Introduction to Old English A

Subject 106-024 (2009)

Note: This is an archived Handbook entry from 2009. Search for this in the current handbook

Credit Points: 12.50
Level: 2 (Undergraduate)
Dates & Locations:

This subject has the following teaching availabilities in 2009:

Semester 1, - Taught on campus.
Pre-teaching Period Start not applicable
Teaching Period not applicable
Assessment Period End not applicable
Last date to Self-Enrol not applicable
Census Date not applicable
Last date to Withdraw without fail not applicable

Timetable can be viewed here. For information about these dates, click here.
Time Commitment: Contact Hours: Two 1.5-hour seminars per week
Total Time Commitment: Not available

Usually 12.5 points of first year English. This subject is a prerequisite for all other Old English subjects.

Corequisites: None
Recommended Background Knowledge: None
Non Allowed Subjects: None
Core Participation Requirements:

For the purposes of considering request for Reasonable Adjustments under the Disability Standards for Education (Cwth 2005), and Student Support and Engagement Policy, academic requirements for this subject are articulated in the Subject Overview, Learning Outcomes, Assessment and Generic Skills sections of this entry.

It is University policy to take all reasonable steps to minimise the impact of disability upon academic study, and reasonable adjustments will be made to enhance a student's participation in the University's programs. Students who feel their disability may impact on meeting the requirements of this subject are encouraged to discuss this matter with a Faculty Student Adviser and Student Equity and Disability Support:


Prof Bernard James Muir


Bernard Muir

Subject Overview:

This subject is an introduction to the language and literature of the Anglo-Saxons from 750 to 1150, focusing on both prose and poetry, read in the original. The basic grammar of Old English is taught. Students are introduced to linguistic concepts and grammatical terminology. They will also learn about fundamental rhetorical devices used by medieval poets. The texts taught represent many genres and are drawn from a period covering 300 years of English literary history. Students who successfully complete this subject should have acquired the basis for further Old English studies and the ability to extend this knowledge into other areas of literary studies.

Objectives: Students who successfully complete this subject should.
  • have acquired a basic knowledge of the English language in its earliest form;
  • have a basic understanding of the structure of the Indo-European language family structure, and a more advanced knowledge of the sub-groups of the Germanic branch;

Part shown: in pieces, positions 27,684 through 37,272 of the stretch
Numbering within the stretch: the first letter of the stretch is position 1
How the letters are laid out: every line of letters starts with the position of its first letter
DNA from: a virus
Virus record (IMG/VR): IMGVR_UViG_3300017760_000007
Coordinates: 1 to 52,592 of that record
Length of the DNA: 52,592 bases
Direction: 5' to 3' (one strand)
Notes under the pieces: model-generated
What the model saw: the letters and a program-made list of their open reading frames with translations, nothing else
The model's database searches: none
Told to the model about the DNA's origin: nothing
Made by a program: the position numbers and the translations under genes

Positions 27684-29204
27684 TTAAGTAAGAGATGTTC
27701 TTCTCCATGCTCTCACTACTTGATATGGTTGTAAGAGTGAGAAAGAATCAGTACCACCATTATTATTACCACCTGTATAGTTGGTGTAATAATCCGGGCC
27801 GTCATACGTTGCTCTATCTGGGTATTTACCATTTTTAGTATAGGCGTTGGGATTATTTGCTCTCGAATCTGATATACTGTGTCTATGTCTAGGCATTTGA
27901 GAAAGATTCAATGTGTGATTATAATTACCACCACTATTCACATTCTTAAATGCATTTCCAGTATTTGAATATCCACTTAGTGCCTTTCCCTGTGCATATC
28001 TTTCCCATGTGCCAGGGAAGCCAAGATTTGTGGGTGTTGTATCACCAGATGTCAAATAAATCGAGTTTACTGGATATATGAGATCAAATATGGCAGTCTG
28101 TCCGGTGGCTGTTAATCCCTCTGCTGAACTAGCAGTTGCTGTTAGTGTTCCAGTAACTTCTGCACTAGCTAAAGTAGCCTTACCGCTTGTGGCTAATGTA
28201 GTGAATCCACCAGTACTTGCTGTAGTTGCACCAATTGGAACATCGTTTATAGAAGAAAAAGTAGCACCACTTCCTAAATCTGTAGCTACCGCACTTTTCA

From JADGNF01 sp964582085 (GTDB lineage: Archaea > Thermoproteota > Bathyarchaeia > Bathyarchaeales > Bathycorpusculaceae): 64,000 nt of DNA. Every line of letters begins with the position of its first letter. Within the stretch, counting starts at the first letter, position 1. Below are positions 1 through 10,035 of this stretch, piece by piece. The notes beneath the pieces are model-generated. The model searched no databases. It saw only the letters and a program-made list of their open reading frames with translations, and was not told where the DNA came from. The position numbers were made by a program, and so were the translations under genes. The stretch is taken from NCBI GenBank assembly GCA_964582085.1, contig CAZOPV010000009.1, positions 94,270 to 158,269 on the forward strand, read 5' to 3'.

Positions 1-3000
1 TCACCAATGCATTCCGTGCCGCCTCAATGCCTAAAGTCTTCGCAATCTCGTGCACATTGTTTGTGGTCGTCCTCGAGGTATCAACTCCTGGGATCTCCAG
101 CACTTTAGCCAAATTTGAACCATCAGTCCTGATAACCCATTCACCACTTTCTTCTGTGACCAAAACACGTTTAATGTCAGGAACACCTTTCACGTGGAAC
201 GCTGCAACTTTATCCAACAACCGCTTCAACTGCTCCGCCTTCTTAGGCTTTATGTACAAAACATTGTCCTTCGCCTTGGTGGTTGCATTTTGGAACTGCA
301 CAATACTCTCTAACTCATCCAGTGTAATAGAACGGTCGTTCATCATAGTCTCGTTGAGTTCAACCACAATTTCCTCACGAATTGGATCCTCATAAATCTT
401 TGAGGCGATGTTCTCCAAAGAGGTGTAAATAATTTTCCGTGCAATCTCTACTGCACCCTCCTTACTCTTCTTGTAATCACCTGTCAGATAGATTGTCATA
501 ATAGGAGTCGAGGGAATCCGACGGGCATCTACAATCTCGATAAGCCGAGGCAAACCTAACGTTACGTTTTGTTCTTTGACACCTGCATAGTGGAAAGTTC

• be familiar with the major cultural and linguistic impulses that shaped English during the medieval period;
  • be equipped to undertake more advanced research in this and related areas of literary studies and language acquisition.

A 2000 word essay 50% (due late in the semester); class presentation and translation exercises 25% (completed throughout the semester) and class quizzes on grammar and translation 25% (completed throughout the semester) equivalent to 2000 words. Assessment will not be accepted in electronic format.

Note: Assessment submitted late without an approved formal extension will be penalised at 2% per day. Students who fail to submit up to 2-weeks after the final due date without a formal extension and/or special consideration will receive a fail grade for the piece of assessment.
Prescribed Texts:
  • A Guide to Old English (B. Mitchell & F. Robinson), Blackwell, 6th ed
  • The Age of Bede (Recommended Text: Farmer), Penguin
  • Alfred The Great (S Keynes & M Lapidge), Penguin
  • Old English Literature (Daniel Donaghue), Blackwell 2004
Breadth Options:

This subject potentially can be taken as a breadth subject component for the following courses:

You should visit learn more about breadth subjects and read the breadth requirements for your degree, and should discuss your choice with your student adviser, before deciding on your subjects.

Fees Information: Subject EFTSL, Level, Discipline & Census Date
Generic Skills:
  • developing self-awareness and the capacity to shape persuasive arguments;

  • applying research skills (especially in library and online resources) and critical methods to an emerging field of inquiry;

  • communicating arguments and ideas effectively and articulately, both in writing and in group discussions;

  • detailed readings of a range of texts in different media;

  • thinking critically about the relations between academic and popular forms of knowledge of the past.

Related Majors/Minors/Specialisations: Ancient and Medieval Studies
Ancient and Medieval Studies
Ancient, Medieval && Early Modern Studies Major
English Language Studies
English Language Studies Major
English Literary Studies Major
European Studies

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